Apr 7, 2011

Thoughts on ID: Irreducible Complexity

In addition to merely nitpicking evolution and calling God 'Designer', the ID movement has two distinguishing features among creationists: irreducible complexity and another, fuzzier concept variously referred to as 'functional information' or 'complex specified information'.

Irreducible complexity generally falls under the rubric of nitpicking evolution, but since the concept was much touted back in the day, it's worth looking at in depth.  The basic idea as put forward by Behe is that certain biological systems are composed of several interdependent parts and don't work without all of the other parts.  The most famous example is the bacterial flagella, which more or less couldn't work without all their proteins.  Behe then goes on to argue that such a system could not have evolved naturally—there are no functional intermediate steps leading up to the whole structure.   “An irreducibly complex system cannot be produced directly by numerous, successive, slight modifications of a precursor system, because any precursor to an irreducibly complex system that is missing a part is by definition nonfunctional.”  What good is half a flagella?

The problems with this are concurrent development, removal of parts, and exaption.  Concurrent development means, roughly stated, that the parts evolve together into interdependence.  Suppose that you have a protein that does something.  Now imagine that a mutation produces a second protein which greatly enhances the function of the original but depends on it to work.  Then, imagine that another mutation changes the first protein in such a way as to be more efficient still, but to depend on the presence of the second protein.   Congratulations, you have just imagined the evolution of an irreducibly complex system in just two beneficial mutations.

The second problem is removal of parts.  One can argue that an arch is irreducibly complex: take away any given piece, and the whole structure collapses.  However, suppose that a wooden support was first placed under the arch.  Then, the pieces are added one by one, and when the last piece was added the wooden support was removed.  Likewise, in biological systems, one 'support' part that allows the other parts of the system to evolve might eventually be removed at a certain point in evolution when the other parts function perfectly well without it.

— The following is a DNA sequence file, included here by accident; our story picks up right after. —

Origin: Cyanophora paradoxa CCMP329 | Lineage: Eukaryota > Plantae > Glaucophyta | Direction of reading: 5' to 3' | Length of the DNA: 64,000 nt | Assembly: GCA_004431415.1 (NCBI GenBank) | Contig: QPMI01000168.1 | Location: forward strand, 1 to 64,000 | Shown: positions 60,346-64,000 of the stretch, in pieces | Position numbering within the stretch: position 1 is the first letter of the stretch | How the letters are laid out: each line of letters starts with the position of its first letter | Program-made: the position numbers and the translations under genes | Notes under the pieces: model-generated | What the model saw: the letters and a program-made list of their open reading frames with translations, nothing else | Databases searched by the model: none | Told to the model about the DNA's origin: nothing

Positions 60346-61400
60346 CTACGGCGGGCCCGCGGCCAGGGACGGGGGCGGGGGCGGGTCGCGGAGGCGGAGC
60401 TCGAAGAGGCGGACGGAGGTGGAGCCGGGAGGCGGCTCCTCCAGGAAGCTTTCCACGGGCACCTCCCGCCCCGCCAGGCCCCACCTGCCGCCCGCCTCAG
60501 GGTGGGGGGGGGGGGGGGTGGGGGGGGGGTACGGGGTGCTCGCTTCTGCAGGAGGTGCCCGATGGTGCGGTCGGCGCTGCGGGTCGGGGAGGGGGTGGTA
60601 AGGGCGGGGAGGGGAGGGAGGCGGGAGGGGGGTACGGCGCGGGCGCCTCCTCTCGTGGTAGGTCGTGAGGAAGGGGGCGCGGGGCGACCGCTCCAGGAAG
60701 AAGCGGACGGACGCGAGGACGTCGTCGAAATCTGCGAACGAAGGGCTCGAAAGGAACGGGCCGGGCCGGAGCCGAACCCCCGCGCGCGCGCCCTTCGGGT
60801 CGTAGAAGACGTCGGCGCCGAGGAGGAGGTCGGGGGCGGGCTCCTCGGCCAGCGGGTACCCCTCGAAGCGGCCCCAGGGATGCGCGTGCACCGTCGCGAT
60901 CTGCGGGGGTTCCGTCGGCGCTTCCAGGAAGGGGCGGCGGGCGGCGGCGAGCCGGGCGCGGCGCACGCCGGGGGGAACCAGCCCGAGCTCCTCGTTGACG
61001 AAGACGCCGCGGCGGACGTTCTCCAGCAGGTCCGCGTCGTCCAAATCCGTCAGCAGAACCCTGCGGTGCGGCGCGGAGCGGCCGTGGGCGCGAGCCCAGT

The final point is that biochemical parts are often co-opted by mutations to do something other than their original function. If you take apart a flagellum, then it won't work anymore—as a flagellum.  But the individual parts and structures work perfectly well as something else: the base, for instance, has been co-opted from a secretory system common in other related bacteria.  A mousetrap is irreducibly complex: all the parts depend on each other.  Take away the release mechanism and it won't catch any mice.  It will function just fine as a tie-bar or paperclip, though—having parts which existed anyway but then were brought together for other functions is another way in which an irreducibly complex system can evolve.   In our analogy, the tie-bar is a transitional stage, just as the secretory systems were transitional stages for the flagellum.

What good is half a flagella? asked Behe.  As it turns out, it's an excellent secretory system.

So, back to Behe's statement: “any precursor to an irreducibly complex system that is missing a part is by definition nonfunctional.”  Well, no.  No, they are not—and this holds true for every single system yet put forward as irreducibly complex.  Credit where it's due: Behe has distinguished himself from all others in the the movement by making a definite, testable prediction.  Unfortunately, it's wrong.

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